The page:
The skull and crossbones didn’t concern me too much, after all the hanging baskets looked a picture, but a disability chariot left outside a pub door at lunchtime paints a picture.
It wasn’t easy to spot the front door but an old boy in denim shorts, hat and a shirt open to the waist, not to mention his long, curly white locks, was just leaving so I replaced him in the bar of the Red Cow in Folkestone – I didn't catch his name but his aftershave remained much longer than he did.
I was the only unfamiliar face in the pub all lunchtime and barmaid Kirsty was already pouring each regular’s drink long before they got to the bar.
She was never going to be able to guess my tipple as I wasn’t sure myself but when I heard the Doom Bar cost under two nicker it was a no-brainer.
In fact the guy next to me had also switched to Doom Bar as he’d realised not only was it 10p cheaper than John Smiths but also 0.2% stronger. And, claiming he would be anyone’s for a tenner I made a note to be gone before his fifth pint.
The beer, expertly pulled with just the right head, tasted exactly as it should.
There didn’t seem to be any non-smokers in and with the door open, clouds of smoke kept wafting in so I headed for the concrete garden to get some fresh air.
There was a raised stage decorated with a St George and a Union flag, I’m assured steps to climb up to it are planned soon. The ashtrays were all full to overflowing but no-one seemed to mind and there was even a TV screen in the covered smoking area.
In fact, I started totting up the screens in the rest of the pub but stopped counting at seven.
On at least one of them Boris confirmed his resignation and the sun came out, play started at Wimbledon on another, but none of the regulars, enjoying a lunchtime session, paid the slightest attention to any of them.
The dartboard had a set of arrows left in it but wasn’t used while I was in and the electronic fruit machine was also ignored.
Sat on a stool at the bar I spotted more skull and crossbones and Kirsty confirmed they’d held a Pirates’ Day to promote a new rum drink called Dead Man’s Fingers, though she had no intention of taking the flag down until the gardener visits to cut the stingers round the flagpole. A suggestion it should be replaced by the LGBT flag was quickly quashed by the regulars.
It was time for me to pay a visit. The stench from the gents hits you like a sledgehammer the second you open the door and by the time you reach the tarnished trough the ammonia is burning your eyes.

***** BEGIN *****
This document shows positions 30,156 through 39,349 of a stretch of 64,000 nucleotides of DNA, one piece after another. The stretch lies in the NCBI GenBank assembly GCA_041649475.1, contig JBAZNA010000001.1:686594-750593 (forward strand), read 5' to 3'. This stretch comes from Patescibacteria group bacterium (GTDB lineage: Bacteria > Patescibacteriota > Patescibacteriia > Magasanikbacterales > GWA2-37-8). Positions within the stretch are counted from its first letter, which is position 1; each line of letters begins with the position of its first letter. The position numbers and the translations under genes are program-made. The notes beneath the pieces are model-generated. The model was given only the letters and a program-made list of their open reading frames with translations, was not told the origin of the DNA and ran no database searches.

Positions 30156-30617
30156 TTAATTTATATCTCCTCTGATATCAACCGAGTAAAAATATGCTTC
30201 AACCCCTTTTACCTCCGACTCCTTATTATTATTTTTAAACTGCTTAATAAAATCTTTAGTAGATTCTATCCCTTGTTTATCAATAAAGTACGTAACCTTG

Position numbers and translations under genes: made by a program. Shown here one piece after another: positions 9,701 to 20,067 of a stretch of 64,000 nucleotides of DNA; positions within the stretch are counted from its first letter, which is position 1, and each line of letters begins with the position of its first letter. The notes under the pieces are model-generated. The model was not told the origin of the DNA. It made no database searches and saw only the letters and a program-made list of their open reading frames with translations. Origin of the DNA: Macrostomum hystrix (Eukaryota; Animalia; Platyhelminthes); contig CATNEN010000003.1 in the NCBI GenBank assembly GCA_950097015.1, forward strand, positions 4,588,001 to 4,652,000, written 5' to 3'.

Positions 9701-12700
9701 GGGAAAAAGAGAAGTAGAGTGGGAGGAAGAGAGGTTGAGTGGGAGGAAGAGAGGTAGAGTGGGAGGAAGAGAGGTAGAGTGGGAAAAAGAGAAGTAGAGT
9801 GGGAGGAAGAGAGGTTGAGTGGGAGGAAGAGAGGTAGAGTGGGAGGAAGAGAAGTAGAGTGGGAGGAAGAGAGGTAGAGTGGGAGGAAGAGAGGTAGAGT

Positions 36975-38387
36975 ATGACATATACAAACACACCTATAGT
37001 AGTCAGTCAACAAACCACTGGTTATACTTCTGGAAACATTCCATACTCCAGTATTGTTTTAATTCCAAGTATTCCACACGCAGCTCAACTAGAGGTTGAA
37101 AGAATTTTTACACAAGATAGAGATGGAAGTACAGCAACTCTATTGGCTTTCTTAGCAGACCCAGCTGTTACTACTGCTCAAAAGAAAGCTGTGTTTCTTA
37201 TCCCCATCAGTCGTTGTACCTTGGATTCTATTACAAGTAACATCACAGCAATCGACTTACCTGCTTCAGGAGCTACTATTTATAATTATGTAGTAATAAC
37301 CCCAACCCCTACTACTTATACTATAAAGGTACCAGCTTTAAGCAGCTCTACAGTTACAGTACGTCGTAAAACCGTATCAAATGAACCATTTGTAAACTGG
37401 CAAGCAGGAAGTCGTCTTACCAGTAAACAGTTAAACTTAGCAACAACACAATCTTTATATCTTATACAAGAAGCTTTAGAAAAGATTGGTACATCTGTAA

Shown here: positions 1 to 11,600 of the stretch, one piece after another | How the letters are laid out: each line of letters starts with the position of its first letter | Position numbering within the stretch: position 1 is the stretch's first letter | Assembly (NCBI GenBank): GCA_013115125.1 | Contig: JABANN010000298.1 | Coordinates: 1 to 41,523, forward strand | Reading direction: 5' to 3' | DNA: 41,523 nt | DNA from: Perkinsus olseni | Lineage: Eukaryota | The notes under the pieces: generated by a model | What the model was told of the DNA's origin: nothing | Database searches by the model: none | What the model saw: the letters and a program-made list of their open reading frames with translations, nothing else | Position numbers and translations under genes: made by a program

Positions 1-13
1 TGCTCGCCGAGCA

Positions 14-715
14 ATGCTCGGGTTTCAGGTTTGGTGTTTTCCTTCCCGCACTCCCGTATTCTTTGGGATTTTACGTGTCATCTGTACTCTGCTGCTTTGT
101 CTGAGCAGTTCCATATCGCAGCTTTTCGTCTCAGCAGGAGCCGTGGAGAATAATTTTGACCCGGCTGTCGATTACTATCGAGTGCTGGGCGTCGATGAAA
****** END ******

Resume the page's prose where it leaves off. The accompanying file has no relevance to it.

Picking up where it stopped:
There’s a sign on the door informing you of the consequences of being caught taking drugs but nothing to warn you either about the trip-inducing steps or the eye-wateringly heinous smell.
The window next to the smashed pane of glass was open but the air coming through couldn’t compete with the powerful stink.
I made it back to the bar just as Hit The Road Jack by Ray Charles changed to Signed, Sealed, Delivered by Stevie Wonder – I’m not sure which was more apt.
I’d been joined by a gent in a hat, wearing open-toed sandals and carrying a stick – he’d taken up residence in his normal position and his drink was on the bar just as his cheeks came to rest on his stool.
Another thing different about the Red Cow is the fact the barmaid doesn’t automatically reach for a card machine every time she pours a drink, in fact, everyone here pays by cash.
I shifted to a Staropramen as I fancied a slightly darker variety of this popular summer afternoon beverage and still only had to part with £3.10, again it was well poured and served swiftly.
Barmaid Kirsty and her other half Jack have been here for two years now and, whilst they’re happy and certainly don’t want to move away from Craft Union, she admits a change of scene one day and a few new challenges would be great – if she could choose anywhere it would be Cornwall.
Overall I enjoyed my visit to the Red Cow, it might be a little rough and ready, and those gents definitely need attention, but it’s a pub which knows how to keep its regulars happy.
The Red Cow, 138 Foord Road, Folkestone CT19 5AB
Decor: Some areas are well kept and the locals seem very happy with their surroundings but it wouldn’t do any harm to empty the ashtrays more regularly and, without going into too much detail, the toilets need serious attention. **
Drink: Looked after and served properly, Sharp’s Doom Bar is a decent beer and this was a good example. The Staropramen is a slightly maltier, darker lager and not a bad choice during this current heatwave. ***
Price: How could you give any other score? The Doom Bar is £1.95 a pint, a Staropramen £3.10 and just about everything else somewhere in between. With other places charging the wrong side of a fiver, Craft Union doesn’t like being beaten on value for money. *****
Staff: In a pub which caters for its regulars the barmaid needs to know and understand her customers – in this regard Kirsty is a real pro and delivers what the punters are looking for. ****
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